Meehan: Pursuing Out-of-state Students Key to UMass Growth
LOWELL -- University of Massachusetts President Marty Meehan wants the state’s public college system to be world-class and devoted to research, even if doing so results in a higher percentage of out-of-state students.
Meehan’s comments, made during a Wednesday meeting with editors of The Sun, were a response to criticism levied against his leadership by the Pioneer Institute. The Boston organization has argued on several occasions that the university’s expansion has left Massachusetts students behind.
In Meehan’s view, though, out-of-state students pay a higher tuition and thus subsidize the costs for locals and help fund expansions.
“You can’t be a great world-class institution and have 95 percent (of students) come from inside the same state,” Meehan said. “The data is overwhelming that a state like Massachusetts needs a world-class public research university, so I don’t think it’s good enough that UMass be a safety net.”
Growth within the system has been apparent on multiple fronts in recent years. The endowment’s assets have more than doubled in the past decade from slightly less than $400 million in 2008 to $800 million in the most recent fiscal year. In that same timespan, enrollment at UMass Lowell has grown by 50 percent, Meehan said, the Boston campus opened its first-ever dormitories and the system’s schools rose up in several national rankings.
Meehan, who retired from Congress to become UMass Lowell’s chancellor in 2007 and became president of the system in 2015, will likely oversee the next steps as well. He recently signed a contract extension keeping him in his current position through 2023, and he described several specific goals for the coming years, among them growing the UMass endowment and expanding research operations, developing online education and improving the system’s rankings.
Meehan repeatedly stressed how closely he focuses on the fiscal health of the university. With large-scale demographic changes underway, schools will likely need to reshape their finances, and Meehan predicted smaller schools unable to cope will close -- just as Mount Ida College did earlier this year before being acquired by UMass Amherst.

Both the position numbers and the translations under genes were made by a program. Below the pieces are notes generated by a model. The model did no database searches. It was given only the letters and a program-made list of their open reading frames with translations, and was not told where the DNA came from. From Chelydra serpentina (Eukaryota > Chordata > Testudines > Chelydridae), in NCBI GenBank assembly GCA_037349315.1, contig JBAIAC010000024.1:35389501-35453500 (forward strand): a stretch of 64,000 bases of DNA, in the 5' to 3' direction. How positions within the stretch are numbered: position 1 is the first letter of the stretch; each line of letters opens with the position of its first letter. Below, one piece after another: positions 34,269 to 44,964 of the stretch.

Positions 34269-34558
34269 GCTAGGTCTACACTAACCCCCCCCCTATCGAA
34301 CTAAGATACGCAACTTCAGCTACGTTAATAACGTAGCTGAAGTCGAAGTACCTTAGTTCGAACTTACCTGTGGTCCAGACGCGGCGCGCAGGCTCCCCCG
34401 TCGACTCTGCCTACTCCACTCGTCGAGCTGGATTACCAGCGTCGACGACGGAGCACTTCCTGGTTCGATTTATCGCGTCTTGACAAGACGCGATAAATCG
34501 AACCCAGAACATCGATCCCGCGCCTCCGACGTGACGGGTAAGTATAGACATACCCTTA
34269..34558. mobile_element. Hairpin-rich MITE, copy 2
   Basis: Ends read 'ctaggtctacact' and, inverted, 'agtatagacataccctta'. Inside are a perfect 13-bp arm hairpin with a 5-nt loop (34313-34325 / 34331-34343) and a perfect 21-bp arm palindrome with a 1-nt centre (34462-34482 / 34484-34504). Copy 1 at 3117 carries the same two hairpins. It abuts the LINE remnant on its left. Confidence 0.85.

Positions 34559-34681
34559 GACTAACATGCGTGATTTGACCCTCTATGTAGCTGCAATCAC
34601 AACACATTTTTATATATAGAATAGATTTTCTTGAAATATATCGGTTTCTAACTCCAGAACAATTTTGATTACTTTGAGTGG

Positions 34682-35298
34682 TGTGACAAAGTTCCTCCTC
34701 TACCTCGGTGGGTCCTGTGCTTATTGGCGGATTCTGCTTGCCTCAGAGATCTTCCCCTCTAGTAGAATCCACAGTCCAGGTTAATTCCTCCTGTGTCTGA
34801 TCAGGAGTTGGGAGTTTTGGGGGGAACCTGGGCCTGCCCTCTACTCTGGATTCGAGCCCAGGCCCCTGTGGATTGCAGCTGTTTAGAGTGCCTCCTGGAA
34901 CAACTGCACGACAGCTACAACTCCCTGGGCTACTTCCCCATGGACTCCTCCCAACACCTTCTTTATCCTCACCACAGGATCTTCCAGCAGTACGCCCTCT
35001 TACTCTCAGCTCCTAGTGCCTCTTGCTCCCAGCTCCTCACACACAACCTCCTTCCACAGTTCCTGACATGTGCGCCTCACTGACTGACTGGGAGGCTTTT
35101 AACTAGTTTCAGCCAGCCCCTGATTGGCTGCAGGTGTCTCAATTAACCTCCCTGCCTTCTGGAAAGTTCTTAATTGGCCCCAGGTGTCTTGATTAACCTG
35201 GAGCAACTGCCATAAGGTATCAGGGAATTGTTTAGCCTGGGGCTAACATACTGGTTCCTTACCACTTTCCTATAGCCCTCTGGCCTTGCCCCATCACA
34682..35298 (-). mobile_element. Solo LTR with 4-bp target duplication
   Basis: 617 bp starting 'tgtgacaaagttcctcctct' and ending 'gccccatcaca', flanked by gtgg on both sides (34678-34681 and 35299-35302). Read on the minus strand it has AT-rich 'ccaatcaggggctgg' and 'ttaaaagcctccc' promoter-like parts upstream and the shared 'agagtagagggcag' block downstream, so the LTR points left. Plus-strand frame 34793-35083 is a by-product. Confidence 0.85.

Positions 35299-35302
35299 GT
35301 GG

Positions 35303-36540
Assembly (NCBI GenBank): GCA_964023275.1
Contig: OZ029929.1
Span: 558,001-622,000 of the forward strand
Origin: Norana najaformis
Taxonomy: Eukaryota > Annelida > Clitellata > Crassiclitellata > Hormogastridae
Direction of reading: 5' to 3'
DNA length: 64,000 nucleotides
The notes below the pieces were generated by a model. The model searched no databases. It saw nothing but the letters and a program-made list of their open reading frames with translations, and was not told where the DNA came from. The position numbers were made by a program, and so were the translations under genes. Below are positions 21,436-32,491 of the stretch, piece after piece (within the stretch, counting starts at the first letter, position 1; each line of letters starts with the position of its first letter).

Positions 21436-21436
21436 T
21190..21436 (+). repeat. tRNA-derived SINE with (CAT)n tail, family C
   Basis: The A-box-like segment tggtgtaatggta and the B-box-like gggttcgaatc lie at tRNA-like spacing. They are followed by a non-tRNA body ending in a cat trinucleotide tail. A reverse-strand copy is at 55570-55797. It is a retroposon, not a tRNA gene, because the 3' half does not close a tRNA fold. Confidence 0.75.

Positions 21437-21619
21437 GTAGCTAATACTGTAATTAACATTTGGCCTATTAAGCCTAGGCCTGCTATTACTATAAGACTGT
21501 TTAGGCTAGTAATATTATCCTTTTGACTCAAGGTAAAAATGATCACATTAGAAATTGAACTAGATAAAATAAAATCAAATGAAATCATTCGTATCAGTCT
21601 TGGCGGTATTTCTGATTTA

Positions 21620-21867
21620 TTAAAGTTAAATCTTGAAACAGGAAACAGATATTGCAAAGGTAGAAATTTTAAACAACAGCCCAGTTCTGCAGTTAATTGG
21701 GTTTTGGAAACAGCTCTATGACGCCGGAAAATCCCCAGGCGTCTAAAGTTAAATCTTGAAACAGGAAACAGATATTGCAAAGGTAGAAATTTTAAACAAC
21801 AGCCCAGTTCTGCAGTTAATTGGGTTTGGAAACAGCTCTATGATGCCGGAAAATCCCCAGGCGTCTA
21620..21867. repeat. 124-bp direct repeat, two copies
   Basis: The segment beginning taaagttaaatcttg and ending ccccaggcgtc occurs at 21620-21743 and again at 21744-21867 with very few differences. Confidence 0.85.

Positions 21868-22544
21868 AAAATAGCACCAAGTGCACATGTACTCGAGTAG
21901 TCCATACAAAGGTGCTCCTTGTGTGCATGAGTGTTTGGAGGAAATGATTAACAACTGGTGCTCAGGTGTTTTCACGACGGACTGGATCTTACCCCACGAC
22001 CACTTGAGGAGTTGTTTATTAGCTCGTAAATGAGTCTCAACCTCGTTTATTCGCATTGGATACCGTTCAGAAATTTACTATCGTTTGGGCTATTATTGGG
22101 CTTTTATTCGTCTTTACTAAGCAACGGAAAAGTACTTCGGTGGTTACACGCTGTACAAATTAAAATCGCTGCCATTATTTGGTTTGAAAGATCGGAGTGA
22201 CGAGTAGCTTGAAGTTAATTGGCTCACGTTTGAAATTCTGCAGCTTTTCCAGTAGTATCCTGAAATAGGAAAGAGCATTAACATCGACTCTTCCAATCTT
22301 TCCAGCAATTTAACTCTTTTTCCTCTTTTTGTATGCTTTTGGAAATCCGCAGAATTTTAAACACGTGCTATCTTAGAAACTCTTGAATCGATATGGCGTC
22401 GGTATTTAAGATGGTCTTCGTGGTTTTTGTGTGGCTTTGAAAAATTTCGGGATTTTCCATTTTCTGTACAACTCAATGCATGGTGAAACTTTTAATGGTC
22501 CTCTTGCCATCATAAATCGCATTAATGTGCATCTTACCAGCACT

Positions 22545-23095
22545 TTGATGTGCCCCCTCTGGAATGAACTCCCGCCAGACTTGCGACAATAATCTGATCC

Mount Ida’s closure prompted controversy as students scrambled to figure out their futures and officials questioned the abrupt timing. Massachusetts Attorney General Maura Healey launched an investigation into the situation in May.
Looking back several months later, Meehan described the developments as “unfortunate,” arguing that UMass had nothing to do with Mount Ida’s initial decision. He defended the university’s decision to acquire the small college’s properties, arguing UMass Amherst was able to expand its Boston-area presence for only $70 million compared to what would have been $500 million in new construction.
“Better communication is probably the biggest lesson of it,” Meehan said. ”(But) it was the right thing to do.”
Meehan’s interview on Wednesday tackled several other topics:
n Both UMass and Meehan himself are under fire from adjunct faculty at the Lowell campus, who have been without a contract for three years. Both sides acknowledge that negotiations have stalled, but vocal advocates for the adjunct faculty -- a group that includes hundreds of people in Lowell -- say they are not offered the same pay or benefits that their peers at other UMass campuses receive.
The group has specifically singled out Meehan, running television advertisements criticizing his handling of the situation and protesting UMass board of trustees meetings holding signs with his face on it. They argue that, as president, Meehan should step in to take a more active role in reaching a resolution.
“All contracts are negotiated with the unions on the campuses,” Meehan said Wednesday. “Jacqui Moloney says if they gave into what the (union) demands are, it would cost $20 million, and that would all be borne by the students. The campuses -- they handle the negotiation, and in the president’s office, we urge them to negotiate in good faith.”
n State funding is a key issue on Meehan’s mind. In fiscal 2019, state appropriations cover only about 22 percent of UMass’ budget, according to the school’s financial estimates, with tuition and fees making up 27 percent, grants accounting for 16 percent and the rest coming from elsewhere.
What Meehan would like to see is the state take ownership of construction and building maintenance on UMass campuses, something he said most other states do with their public university systems.
“If the state neglects its buildings and you’re a university, you’ve got to make that investment and that means students have to pay a portion of it,” he said.
n Although Meehan said Wednesday he had not yet read new guidelines from federal Secretary of Education Betsy DeVos that, in contrast to Obama-era actions, grant additional rights to the accused during college sexual-assault investigations, he said he thinks addressing the topic openly with students is more important than a specific policy.
“The most important thing to do in these areas is to have open dialogue and communication with students at the beginning,” he said. “I think that’s the most important part so that before we get to those (sexual-assault) situation, students are talking to each other in advance about it. That works the best.”
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